The Bean Counter’s Blind Spot

Lesson learned: Be careful what you measure and how you measure it.
Category: Project objectives / Decision making.

The following post is a “Lesson Learned” that comes from the analysis of the failed projects documented in the “Catalogue of Catastrophe” or from the experiences the editorial team have had working with clients around the world. The post is published here to spark discussion and help individuals and organizations think about what it takes to improve project success rates.

I can’t help thinking that the financial measures and metrics some organizations use to run their businesses are causing them serious harm (for an example see the Boeing 787 project). By focusing on narrow measurements some organizations have lost sight of the broader context from which organizational performance is shaped. A disconnect between the measurements used and the full reality of the situation can be the breeding ground in which organizational problems are born.

Having worked in a number of organizations in which spreadsheets were the primary tool for decision-making I’m aware of how much damage a narrow perspective on cost account can have. An organization I worked for long ago was primarily  focused on billable hours and raw revenue. As the organizations senior leader’s chased bonuses, anything that didn’t show up in the spreadsheet was simply ignored.

In contrast, it was refreshing to have visited a number of companies in which technical excellence and quality are still the central themes around which everyone is focused. By continually developing the organization’s skills and striving to eliminate the waste that poor quality and rework embody, such organizations recognize that delivering value to their customers is the path to organizational success. While billable hours may drive a quarterly revenue target, failure to consider quality issues or people factors creates an invisible illness within the organization.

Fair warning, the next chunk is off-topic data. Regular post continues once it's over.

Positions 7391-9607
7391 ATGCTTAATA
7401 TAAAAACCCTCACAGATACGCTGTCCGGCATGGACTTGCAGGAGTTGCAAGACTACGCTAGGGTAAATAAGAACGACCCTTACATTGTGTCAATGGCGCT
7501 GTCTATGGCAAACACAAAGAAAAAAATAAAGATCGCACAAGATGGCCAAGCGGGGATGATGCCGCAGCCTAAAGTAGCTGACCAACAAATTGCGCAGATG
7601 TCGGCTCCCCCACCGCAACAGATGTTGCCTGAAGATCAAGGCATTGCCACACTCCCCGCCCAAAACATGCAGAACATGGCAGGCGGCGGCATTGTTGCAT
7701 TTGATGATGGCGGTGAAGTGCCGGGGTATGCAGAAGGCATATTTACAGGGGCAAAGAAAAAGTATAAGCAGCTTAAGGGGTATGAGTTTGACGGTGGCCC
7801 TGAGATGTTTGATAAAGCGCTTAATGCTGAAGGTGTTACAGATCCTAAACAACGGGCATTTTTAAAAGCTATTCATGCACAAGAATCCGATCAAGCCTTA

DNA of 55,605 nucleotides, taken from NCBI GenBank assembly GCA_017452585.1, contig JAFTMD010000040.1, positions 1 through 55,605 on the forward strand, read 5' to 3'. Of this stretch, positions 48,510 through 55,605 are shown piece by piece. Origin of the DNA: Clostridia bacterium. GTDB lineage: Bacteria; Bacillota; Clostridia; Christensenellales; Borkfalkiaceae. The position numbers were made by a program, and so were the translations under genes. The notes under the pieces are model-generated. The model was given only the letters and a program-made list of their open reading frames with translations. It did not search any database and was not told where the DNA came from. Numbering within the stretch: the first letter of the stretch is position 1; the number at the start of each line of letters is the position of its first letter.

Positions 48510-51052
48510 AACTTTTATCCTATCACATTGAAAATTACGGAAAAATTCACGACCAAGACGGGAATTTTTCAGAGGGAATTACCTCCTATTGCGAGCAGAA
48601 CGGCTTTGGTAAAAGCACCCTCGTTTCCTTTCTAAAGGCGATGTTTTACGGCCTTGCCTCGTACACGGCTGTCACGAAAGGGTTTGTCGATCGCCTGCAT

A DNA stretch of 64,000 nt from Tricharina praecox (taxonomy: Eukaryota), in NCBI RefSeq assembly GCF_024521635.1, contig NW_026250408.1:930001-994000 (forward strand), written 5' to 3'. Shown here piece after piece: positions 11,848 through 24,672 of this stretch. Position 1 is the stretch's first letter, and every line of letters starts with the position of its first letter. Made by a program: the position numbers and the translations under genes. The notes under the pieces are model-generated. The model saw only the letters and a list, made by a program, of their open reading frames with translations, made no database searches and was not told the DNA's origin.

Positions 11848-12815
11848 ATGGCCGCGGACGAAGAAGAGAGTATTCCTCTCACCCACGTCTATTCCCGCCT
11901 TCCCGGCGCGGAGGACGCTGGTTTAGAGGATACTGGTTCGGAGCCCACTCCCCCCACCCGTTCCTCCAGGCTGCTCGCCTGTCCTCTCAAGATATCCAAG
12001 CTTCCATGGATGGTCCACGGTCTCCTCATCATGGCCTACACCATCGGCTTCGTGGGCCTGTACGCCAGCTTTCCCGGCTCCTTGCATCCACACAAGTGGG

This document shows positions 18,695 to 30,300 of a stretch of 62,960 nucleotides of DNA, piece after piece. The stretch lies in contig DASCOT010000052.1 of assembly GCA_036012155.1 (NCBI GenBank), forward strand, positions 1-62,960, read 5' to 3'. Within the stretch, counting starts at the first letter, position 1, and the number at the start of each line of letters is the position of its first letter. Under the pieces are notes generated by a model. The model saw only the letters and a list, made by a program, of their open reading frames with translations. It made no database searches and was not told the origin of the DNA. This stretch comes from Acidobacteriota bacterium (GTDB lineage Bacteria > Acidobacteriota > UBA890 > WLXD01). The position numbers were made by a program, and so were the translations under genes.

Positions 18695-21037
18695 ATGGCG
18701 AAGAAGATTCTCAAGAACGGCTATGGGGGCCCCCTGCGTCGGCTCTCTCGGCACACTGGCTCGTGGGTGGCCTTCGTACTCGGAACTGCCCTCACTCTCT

Sadly in the many sectors quality oriented organizations remain the exception and not the rule. While most organizations measure projects in terms of schedule and budget performance, many are completely unaware of the level of rework within their organization or how the metrics they choose to use may be shaping behaviours in undesirable ways. As an example, in his book, Software Team – Taking Ownership for Success, Jim Brosseau reports that typical software development organizations loose 40 to 50% of their budget to rework and the total can be as high as 70%. Unfortunately many organizations are oblivious to the numbers because quality is often a blind spot in the organization’s measurements system.

Although I’m not a fan of large-scale formal metrics programs (because of the political games they can lead to), I do think management teams need to have their finger on the pulse of the organization. Where management fails to see the levels of rework and the drag poor quality has on productivity, no one wins. Where the financial measures or targets used are incomplete, hidden costs can go unseen.

Tapping into the pulse of the organization isn’t hard to do. Unhappy workers and high turn-over rates are the sirens of despair. Constant firefights and high defect rates are the flashing neon lights of damage needing repair. Unfortunately many organizations are blinded by the light and fail to see the warnings that the signs around them do bear.

Resolution strategies to consider:

Carefully consider how the metrics you are using may be shaping behaviour and correct as necessary / Make sure quality is a measure, not just schedule or budget / Keep in close touch with the team to surface any issues you had not thought of.